It is important to know how our servicemen will be treated under clause 153. It is imperative that this law dovetails with the Naval Discipline Act 1957—yes, it is still in force—and military and air force law. Will the Minister explain how offences alleged to have been committed by UK service personnel in UK bases overseas will be treated? As he knows, they were dealt with in the past under military, naval or air force law.
It is already possible under the Armed Forces Act 1989 for the UK services to make a request for those who have committed military offences to be extradited. The clause clearly states that such requests can be made only for those subject to military or air force law or the Naval Discipline Act 1957.
Members of the Committee have spoken about the British armed forces. Let me emphasise that these
requests are rare, but we have allowed them in the past and see no reason for change. Any such arrangements would require the Secretary of State to make an order to apply part 3 provisions. Outgoing requests to category 2 countries would have to be made via the royal prerogative.
It is necessary to specify which persons are able to issue outgoing requests—who is entitled to do so under military discipline. It will be different people under the different military laws, and it will be different from civilian law. The people issuing the request will be those entitled to exercise military discipline. Modifications will need to be made to limit the provisions to military offences.
The Minister said that the Government have allowed such requests, but will he clarify what criteria the Government apply before they accede to them?
Can the Minister assure us that none of the modifications will be retrospective, so that any member of the Committee who regrettably played a part in events after the Trafalgar cup in 1966 will remain free from prosecution?
Before the Minister replies, the hon. Gentleman might like to consider supporting our new clause, which deals with an exception, allowing the Secretary of State discretion to take political factors into account before acceding to an extradition request. That could provide the hon. Member for Torridge and West Devon with another loophole through which to slip.
The last thing that we want to create is an untrue impression. The issue of retrospection is neither here nor there, because I have already explained that the rules apply currently. Extradition requests for military personnel can be made under current provisions. We merely want to carry them forward so that the appropriate people are designated as entitled to apply for extradition in military cases. Obviously, that will not be JPs or district judges, but the appropriate people within the services.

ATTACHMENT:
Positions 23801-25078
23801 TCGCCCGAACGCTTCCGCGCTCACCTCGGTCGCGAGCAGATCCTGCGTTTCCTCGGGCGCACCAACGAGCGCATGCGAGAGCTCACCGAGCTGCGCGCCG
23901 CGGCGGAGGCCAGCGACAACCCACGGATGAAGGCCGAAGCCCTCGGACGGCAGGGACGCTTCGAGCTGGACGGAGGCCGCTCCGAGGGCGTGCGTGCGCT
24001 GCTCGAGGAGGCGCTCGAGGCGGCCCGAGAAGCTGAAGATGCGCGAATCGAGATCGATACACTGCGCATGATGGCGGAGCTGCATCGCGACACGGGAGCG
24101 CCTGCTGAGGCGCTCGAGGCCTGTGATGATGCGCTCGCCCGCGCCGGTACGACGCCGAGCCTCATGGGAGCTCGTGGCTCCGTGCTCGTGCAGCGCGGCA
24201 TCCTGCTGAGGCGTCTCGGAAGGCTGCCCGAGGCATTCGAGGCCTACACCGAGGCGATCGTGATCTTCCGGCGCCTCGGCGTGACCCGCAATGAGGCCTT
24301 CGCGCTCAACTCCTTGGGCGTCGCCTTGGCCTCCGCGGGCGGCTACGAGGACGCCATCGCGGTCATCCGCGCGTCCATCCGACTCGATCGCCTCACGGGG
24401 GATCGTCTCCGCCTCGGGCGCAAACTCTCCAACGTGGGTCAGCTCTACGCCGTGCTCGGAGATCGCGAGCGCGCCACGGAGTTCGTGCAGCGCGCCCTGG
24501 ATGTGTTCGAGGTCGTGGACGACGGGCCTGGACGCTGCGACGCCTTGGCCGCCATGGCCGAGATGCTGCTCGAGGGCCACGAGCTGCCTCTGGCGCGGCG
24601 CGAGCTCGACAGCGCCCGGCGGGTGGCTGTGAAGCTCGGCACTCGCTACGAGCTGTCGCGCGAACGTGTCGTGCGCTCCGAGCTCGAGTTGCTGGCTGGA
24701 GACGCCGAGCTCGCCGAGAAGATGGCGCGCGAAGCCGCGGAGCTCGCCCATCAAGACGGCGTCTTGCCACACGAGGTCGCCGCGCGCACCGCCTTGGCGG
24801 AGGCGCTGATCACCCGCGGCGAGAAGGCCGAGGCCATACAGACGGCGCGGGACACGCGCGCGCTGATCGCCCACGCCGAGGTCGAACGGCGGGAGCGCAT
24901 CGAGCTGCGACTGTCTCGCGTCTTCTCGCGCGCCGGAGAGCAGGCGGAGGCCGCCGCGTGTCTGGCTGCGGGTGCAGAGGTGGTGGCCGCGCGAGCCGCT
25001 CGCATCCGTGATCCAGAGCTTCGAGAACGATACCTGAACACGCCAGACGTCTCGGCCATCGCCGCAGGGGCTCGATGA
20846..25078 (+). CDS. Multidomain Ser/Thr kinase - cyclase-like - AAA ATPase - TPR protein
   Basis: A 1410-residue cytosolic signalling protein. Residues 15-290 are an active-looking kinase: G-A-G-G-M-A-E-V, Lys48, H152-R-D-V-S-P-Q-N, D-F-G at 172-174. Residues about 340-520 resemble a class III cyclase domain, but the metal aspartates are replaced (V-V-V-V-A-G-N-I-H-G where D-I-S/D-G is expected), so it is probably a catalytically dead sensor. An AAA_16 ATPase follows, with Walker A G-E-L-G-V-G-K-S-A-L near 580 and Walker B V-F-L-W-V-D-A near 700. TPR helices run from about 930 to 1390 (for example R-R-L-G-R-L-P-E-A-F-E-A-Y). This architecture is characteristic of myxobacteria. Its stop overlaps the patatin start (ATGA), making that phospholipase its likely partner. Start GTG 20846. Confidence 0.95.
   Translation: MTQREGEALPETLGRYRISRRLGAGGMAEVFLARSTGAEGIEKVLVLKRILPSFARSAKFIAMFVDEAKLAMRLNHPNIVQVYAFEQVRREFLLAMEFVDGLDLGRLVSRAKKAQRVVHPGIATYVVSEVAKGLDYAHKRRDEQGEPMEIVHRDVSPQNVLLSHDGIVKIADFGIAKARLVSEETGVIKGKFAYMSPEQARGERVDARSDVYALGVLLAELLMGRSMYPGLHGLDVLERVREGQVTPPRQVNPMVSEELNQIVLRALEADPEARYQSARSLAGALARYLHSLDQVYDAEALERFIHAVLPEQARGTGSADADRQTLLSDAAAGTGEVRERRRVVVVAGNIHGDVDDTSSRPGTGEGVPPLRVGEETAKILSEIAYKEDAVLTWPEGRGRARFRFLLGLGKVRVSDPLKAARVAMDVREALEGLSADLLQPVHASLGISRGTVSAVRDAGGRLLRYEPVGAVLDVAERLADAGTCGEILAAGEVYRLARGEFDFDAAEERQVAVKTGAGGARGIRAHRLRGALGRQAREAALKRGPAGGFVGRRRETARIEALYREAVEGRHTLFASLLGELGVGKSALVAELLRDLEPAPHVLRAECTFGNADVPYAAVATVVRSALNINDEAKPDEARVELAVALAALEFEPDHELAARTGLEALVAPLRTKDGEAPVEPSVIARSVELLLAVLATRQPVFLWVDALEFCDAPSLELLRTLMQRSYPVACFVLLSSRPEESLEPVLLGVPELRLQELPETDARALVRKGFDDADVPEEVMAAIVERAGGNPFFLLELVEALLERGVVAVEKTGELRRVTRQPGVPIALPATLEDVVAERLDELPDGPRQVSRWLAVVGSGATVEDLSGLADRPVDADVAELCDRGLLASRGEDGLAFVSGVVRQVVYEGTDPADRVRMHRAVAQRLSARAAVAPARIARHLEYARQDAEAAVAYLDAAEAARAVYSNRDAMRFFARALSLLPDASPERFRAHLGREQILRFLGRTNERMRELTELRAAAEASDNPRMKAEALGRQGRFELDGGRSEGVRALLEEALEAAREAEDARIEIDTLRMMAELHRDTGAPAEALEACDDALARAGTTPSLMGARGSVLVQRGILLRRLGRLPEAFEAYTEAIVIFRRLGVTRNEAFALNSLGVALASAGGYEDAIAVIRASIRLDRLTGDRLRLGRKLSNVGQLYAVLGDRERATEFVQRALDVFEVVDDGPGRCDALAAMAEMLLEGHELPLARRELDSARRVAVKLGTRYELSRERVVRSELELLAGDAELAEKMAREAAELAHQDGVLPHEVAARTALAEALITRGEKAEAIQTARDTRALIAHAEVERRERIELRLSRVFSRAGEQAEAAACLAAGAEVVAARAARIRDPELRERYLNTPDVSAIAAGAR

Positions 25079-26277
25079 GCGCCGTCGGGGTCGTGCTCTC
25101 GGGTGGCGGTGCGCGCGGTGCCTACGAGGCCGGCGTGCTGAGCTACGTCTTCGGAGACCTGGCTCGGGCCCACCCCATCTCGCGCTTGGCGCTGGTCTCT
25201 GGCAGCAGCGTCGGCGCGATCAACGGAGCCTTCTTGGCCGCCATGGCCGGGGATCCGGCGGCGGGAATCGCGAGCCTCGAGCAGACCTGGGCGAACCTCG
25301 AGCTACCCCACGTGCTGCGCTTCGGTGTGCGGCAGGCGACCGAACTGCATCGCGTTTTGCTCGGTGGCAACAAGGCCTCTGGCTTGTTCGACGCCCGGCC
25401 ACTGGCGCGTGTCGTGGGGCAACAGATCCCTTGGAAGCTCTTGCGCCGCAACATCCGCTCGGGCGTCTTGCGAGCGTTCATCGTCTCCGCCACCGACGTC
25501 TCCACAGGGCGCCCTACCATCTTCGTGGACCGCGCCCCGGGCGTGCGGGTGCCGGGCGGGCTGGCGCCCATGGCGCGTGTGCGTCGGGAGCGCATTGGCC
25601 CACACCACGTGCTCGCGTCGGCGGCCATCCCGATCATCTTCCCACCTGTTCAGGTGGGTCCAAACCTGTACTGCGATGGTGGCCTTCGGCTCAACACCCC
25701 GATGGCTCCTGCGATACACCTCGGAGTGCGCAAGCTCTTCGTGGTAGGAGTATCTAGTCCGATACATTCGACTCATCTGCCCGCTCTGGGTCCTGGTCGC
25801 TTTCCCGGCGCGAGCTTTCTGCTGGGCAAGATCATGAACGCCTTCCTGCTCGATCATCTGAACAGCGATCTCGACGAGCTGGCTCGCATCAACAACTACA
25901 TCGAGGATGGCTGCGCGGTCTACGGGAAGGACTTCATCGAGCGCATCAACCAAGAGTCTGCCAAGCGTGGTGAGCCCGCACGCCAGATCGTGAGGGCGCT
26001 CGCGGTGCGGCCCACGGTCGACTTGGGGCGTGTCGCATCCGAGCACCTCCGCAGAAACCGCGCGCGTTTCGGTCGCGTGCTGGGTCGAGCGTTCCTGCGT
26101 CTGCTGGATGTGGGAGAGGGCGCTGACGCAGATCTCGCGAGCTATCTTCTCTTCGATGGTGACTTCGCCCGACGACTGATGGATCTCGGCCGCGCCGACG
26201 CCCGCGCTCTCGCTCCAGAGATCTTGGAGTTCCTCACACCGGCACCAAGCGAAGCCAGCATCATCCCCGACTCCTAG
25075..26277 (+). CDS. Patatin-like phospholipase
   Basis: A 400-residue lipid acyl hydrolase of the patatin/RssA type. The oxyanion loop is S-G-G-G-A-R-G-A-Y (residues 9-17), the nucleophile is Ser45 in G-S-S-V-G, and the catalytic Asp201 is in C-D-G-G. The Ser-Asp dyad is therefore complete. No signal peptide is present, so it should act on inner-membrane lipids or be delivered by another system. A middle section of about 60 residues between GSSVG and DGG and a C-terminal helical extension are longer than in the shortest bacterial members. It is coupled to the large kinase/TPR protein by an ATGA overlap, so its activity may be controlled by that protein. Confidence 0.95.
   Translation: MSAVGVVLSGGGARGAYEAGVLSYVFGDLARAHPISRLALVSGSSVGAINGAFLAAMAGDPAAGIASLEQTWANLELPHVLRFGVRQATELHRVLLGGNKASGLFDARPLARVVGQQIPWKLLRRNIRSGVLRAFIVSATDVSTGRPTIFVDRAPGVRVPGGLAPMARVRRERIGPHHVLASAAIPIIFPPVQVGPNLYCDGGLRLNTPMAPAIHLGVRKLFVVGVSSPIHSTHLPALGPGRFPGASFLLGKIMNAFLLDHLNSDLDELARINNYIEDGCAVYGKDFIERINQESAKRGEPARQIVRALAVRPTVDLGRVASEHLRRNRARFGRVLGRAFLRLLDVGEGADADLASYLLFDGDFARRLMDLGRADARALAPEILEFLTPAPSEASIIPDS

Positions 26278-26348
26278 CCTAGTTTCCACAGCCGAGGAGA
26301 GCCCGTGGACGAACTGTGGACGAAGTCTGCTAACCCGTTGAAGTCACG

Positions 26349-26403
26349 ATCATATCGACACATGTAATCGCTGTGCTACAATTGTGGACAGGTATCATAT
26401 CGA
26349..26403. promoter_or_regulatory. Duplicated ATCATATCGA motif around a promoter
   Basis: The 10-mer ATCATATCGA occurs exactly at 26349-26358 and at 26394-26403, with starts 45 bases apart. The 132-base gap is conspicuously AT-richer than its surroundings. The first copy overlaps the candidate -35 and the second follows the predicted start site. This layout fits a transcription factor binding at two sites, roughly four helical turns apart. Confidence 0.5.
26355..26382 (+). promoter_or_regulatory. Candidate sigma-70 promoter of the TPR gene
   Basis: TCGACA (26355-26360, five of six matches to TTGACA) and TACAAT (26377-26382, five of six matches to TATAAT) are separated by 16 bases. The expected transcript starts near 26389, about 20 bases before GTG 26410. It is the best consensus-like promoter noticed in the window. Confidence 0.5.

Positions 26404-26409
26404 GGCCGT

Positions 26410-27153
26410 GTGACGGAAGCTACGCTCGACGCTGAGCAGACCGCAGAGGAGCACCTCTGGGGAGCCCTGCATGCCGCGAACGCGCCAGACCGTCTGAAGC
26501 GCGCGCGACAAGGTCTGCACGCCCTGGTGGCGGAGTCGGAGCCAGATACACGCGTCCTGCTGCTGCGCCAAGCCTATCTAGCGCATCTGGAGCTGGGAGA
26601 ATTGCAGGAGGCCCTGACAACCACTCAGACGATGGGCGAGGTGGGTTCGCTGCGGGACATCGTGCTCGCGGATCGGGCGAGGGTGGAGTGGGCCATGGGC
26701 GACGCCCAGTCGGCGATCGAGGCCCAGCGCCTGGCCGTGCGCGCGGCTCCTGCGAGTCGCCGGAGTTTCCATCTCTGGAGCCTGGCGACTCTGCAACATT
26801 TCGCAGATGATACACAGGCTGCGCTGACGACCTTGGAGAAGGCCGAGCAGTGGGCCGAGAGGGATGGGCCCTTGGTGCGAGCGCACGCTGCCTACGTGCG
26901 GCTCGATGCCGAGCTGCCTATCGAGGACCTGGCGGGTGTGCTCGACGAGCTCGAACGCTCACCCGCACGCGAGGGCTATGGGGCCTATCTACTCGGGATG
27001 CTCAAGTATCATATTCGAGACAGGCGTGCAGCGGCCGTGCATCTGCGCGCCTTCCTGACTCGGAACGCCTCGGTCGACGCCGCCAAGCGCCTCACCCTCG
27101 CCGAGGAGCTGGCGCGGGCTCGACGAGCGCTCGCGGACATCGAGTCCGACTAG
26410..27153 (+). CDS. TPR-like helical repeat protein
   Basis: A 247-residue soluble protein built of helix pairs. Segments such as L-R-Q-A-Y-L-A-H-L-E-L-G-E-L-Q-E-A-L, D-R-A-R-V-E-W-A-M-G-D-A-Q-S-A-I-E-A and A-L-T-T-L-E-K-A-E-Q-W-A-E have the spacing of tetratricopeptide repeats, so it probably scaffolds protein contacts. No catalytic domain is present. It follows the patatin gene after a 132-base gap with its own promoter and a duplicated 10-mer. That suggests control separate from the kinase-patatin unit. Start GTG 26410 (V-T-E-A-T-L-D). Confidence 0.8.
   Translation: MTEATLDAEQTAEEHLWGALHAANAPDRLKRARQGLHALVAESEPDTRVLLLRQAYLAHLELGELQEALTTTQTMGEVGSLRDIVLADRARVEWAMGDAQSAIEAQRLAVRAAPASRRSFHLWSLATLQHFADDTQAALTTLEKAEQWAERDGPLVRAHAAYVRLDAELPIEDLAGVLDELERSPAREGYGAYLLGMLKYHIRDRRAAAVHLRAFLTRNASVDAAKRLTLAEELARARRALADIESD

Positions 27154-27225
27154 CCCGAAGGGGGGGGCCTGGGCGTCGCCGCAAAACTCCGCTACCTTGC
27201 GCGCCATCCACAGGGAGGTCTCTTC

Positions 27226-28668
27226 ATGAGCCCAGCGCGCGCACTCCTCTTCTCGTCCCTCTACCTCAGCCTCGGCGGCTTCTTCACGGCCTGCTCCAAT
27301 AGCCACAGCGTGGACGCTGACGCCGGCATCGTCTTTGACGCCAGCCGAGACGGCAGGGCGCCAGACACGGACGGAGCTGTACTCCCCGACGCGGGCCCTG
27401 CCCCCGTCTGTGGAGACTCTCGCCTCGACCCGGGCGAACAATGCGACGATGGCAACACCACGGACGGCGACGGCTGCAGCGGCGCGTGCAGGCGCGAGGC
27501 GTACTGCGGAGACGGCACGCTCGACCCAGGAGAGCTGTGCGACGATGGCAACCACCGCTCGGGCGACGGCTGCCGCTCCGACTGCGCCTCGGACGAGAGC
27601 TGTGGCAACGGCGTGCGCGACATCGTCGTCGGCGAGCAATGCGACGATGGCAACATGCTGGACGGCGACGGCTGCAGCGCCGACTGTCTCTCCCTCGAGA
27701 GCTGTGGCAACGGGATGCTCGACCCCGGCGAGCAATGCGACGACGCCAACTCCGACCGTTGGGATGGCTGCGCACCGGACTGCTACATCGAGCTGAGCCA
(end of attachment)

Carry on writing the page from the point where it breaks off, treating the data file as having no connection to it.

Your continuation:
I did not know, when I started a stand part debate on clause 153, that we would hear about the past record of the hon. Member for Torridge and West Devon when he was a Royal Marine. I did not know that he had been a Royal Marine, which is a distinguished part of the services. I am aware of the rivalry to which he referred between the Royal Marines and the Royal Navy when no one else is about. As the son of a naval officer I have heard some stories, and as a former naval cadet who has been on naval bases I have seen some of the rivalry. As the hon. Gentleman says, when the Marines and the Navy are
in the company of the other services they always work together. Long may that continue.
I have been to some Trafalgar day ceremonies, but I am too young to have had anything to do with the Trafalgar cup in 1966 in Singapore. It has been a useful debate. It would be helpful, as the hon. Member for Torridge and West Devon said, if the Minister would drop us a line to indicate, on the rare occasions the provision has been used in the past, what modifications were needed to the previous legislation regarding the people who made the request—
The Minister nods. It would be helpful if he were to write to us, but the matter is without the same degree of urgency.
Question put and agreed to.
Clause 153 ordered to stand part of the Bill.
Further consideration adjourned.—[Derek Twigg.]
Adjourned accordingly at sixteen minutes past Ten o'clock till this day at half-past Two o'clock.